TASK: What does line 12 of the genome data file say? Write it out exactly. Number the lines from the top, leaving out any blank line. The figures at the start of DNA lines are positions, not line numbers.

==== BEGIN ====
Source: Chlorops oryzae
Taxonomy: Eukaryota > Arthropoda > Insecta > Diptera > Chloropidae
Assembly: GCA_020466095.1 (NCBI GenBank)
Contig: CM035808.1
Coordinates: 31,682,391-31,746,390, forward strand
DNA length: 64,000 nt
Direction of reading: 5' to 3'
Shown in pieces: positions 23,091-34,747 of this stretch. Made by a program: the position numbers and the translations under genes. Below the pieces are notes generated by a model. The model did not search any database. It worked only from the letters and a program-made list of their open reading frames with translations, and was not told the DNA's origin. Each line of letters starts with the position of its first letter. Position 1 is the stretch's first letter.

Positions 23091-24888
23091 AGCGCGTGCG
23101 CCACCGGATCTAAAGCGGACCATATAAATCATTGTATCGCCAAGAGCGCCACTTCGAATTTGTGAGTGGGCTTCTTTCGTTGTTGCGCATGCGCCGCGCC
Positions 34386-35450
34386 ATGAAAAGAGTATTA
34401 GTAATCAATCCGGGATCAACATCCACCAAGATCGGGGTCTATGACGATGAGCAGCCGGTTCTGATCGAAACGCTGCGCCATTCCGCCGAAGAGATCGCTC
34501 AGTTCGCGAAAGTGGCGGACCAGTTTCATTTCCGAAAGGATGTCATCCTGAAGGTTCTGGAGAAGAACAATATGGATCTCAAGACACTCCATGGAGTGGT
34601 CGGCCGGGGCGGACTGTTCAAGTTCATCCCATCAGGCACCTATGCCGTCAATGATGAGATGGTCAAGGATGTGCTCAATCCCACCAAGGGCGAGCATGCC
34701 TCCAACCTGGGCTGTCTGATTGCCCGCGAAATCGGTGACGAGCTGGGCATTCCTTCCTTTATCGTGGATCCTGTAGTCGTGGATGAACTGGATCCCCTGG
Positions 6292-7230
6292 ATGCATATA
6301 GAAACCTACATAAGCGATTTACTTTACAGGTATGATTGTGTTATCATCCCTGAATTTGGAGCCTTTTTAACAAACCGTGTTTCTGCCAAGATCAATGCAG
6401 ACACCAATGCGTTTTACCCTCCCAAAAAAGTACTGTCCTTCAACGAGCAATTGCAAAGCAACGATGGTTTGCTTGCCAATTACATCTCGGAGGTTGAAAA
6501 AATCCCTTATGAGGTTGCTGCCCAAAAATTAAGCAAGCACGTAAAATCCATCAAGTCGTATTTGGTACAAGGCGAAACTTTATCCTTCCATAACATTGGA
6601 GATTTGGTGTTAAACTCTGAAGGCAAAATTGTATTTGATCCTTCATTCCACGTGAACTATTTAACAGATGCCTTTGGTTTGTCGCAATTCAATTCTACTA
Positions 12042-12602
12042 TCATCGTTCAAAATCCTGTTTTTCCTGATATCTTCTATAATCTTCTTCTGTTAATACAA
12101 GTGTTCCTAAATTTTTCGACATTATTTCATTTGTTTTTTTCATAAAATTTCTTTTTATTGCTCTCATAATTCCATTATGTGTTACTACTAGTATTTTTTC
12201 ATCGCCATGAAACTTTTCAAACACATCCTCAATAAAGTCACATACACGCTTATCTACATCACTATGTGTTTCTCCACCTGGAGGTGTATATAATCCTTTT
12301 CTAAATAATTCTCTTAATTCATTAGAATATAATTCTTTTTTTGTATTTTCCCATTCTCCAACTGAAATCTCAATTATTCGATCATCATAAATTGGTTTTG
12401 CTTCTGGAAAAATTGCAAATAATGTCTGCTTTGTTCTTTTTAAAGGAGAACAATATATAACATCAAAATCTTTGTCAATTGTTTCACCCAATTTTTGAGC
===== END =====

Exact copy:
Positions 34386-35450